[MY EXPLOITATION EDUCATION] THE BLACK GODFATHER (1974)

 

 

I love genre cinema. I will always have a soft spot for horror, action, sci-fi, and all the subgenres that exist inside those larger categories. What I have never felt any real connection to are those films that exist in the realm of pure sleaze. You know the ones: the films from the ’70s and ’80s, filled with ugly violence and sex that is the opposite of titillating, usually shot on cheap film stock with semi-amateur casts. But knowing these films have a large following and several companies devoted to restoring them makes me wonder what I am missing. So, armed with a subscription to Vinegar Syndrome’s Exploitation TV, I am going to do a deep dive into the world of sleazy exploitation. This is My Exploitation Education.

 

With a title like THE BLACK GODFATHER, you might expect either a semi-thoughtful blaxploitation riff on Coppola’s film or a traditional blaxploitation action flick that is full of gunfights and an African-American kingpin taking on a corrupt white power structure. Instead, the film tries to be a little bit of both, but is never as different from other blaxploitation films of the time to make much of an impact and only contains two real action scenes. The result is a very dull film.

 

 

J.J. (Rod Perry) is a desperate young street criminal who—with his best friend—tries to knock over one of the drug houses of local white drug kingpin Tony Burton (Don Chastain). When that job quickly goes wrong with the best friend killed, J.J. is rescued by Nate (Jimmy Witherspoon), the local African-American crime boss. Nate is impressed by the guts it took for J.J. to try such a job and takes him under his wing.

 

It isn’t long before J.J. has moved up in the world with his own burgeoning criminal organization. Itching for a little revenge against Tony, he teams up with Diablo (Damu King)—a community activist who shares his desire to get Tony’s drugs out of their neighborhood. To his credit, Diablo is not a moron and is suspicious of J.J.’s motives. Is J.J. truly try to rid his neighborhood of drugs or is he just trying to put Tony out of business to bring in his own drug trade?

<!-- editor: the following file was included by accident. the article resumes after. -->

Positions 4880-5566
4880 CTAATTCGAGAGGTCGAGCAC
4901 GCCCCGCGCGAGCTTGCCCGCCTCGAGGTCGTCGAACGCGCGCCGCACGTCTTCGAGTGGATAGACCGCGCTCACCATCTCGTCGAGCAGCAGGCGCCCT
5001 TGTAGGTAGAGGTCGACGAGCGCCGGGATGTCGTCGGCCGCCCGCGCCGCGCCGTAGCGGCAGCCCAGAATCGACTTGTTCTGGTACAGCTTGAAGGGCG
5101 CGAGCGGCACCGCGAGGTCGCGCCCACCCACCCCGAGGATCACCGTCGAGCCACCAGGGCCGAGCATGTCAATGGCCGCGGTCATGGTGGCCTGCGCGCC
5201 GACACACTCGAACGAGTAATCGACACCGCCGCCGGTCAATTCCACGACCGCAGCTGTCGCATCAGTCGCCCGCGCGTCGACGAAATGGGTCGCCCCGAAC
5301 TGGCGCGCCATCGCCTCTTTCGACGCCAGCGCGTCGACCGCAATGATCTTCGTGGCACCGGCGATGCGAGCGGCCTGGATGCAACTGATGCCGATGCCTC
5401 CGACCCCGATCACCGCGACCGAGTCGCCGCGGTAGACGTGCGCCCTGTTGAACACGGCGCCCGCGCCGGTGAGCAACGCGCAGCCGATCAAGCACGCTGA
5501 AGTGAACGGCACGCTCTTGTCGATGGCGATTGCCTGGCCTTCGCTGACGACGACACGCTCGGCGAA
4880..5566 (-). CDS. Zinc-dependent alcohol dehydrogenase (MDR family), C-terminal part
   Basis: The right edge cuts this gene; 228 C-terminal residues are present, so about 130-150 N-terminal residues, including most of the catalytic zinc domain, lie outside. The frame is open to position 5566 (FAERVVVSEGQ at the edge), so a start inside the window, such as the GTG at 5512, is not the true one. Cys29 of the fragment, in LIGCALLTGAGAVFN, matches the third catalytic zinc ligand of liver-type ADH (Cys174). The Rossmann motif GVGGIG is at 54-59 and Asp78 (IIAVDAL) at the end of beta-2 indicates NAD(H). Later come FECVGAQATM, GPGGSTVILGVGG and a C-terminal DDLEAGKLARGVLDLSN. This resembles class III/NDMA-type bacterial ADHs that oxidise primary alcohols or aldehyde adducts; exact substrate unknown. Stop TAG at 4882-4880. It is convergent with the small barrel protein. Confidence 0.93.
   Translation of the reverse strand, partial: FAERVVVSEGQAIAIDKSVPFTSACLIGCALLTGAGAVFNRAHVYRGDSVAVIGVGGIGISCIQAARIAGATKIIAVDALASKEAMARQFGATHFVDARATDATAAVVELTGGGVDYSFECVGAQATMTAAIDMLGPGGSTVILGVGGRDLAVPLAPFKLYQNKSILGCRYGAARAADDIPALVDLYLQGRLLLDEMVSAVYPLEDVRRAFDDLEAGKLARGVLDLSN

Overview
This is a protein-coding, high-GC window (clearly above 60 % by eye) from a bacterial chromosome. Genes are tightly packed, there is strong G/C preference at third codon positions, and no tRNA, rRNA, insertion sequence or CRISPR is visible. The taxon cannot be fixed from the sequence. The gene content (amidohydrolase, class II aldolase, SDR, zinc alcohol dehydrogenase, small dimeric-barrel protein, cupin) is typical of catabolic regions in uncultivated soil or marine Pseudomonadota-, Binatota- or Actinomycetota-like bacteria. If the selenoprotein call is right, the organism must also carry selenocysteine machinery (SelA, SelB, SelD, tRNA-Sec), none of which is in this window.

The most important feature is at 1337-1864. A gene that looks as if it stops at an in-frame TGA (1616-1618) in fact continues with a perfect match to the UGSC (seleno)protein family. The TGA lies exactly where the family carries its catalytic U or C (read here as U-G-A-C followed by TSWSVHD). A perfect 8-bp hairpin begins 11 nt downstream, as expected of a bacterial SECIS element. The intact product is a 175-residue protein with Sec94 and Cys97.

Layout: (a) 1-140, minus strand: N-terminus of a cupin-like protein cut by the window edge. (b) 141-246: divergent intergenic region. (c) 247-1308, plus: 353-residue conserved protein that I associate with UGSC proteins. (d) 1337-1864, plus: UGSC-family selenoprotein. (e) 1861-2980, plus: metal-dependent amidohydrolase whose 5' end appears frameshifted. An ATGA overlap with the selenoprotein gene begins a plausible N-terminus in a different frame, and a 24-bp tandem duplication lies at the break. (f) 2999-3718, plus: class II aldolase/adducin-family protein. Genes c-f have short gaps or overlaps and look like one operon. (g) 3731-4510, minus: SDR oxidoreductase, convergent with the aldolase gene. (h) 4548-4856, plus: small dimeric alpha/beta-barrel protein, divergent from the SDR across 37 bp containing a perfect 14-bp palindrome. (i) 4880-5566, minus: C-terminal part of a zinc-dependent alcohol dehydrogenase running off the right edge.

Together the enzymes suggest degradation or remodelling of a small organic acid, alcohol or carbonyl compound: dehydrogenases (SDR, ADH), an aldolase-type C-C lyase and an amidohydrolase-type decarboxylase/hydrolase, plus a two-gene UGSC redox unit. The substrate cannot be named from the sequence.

The potential for J.J. to be just as dirty as Tony is the most interesting wrinkle in the film, but writer/director John Evans quickly drops this idea in favor of a standard “criminal with a heart of gold” narrative. That could have led to an entertaining “good gangsters vs. evil, racist gangsters” flick, but THE BLACK GODFATHER leans heavily on people talking about the potential of a bloody street war if J.J. keeps pushing Tony instead of actually showing that bloody street war.

 

The worst thing an exploitation film can be is boring. I can take the seedy, the grotesque, the goofy, problematic sexual/racial politics, and any other number of potentially unwanted side effects in these old exploitation films because I take into account when they were made and what prevailing social mores were like at the time—as long as they are entertaining. THE BLACK GODFATHER is mostly tame when it comes to material that would be considered objectionable by today’s standards, but it is also boring as hell.

 

 

Technically, the film is better made than many other exploitation films of the same era. The acting is decent to good across the board; the character work given to J.J., Diablo, and Lt. Sterling (Duncan McLeod)—a corrupt cop playing all sides against each other for as much money as he can get—by Evans’ script and the actors is relatively nuanced with Diablo showing a meaner streak than he initially seemed to possess and Sterling showing a clearer moral compass than expected; and the look and editing of the film is fairly clean. I just wish all of this superior craft had been put to use in a more interesting film.

 

I understand the desire by Evans to make a classier sort of blaxploitation action flick, but THE BLACK GODFATHER leans too hard into exposition-heavy scenes and skimps too much on the action beats. I appreciate the effort, but the results just do not back up the approach.

 

Note: In an odd touch, the antagonist is named “Tony Burton” and the film features character actor Tony Burton (best known from ASSAULT ON PRECINCT 13 and as Apollo Creed’s trainer in the ROCKY movies) as Nate’s main bodyguard. I don’t know if this was just a coincidence or if Evans intended it as an inside joke.

 

 

 

–Matt Wedge (@MovieNerdMatt)

Matt Wedge

Matt Wedge

Matt Wedge is a writer, film fanatic, cat herder, and Daily Grindhouse news editor whose obsession with the films of Larry Cohen and sticking up for unfairly-maligned cinematic bombs can be read at his site, Obsessive Movie Nerd. You can follow him on Twitter as @MovieNerdMatt.
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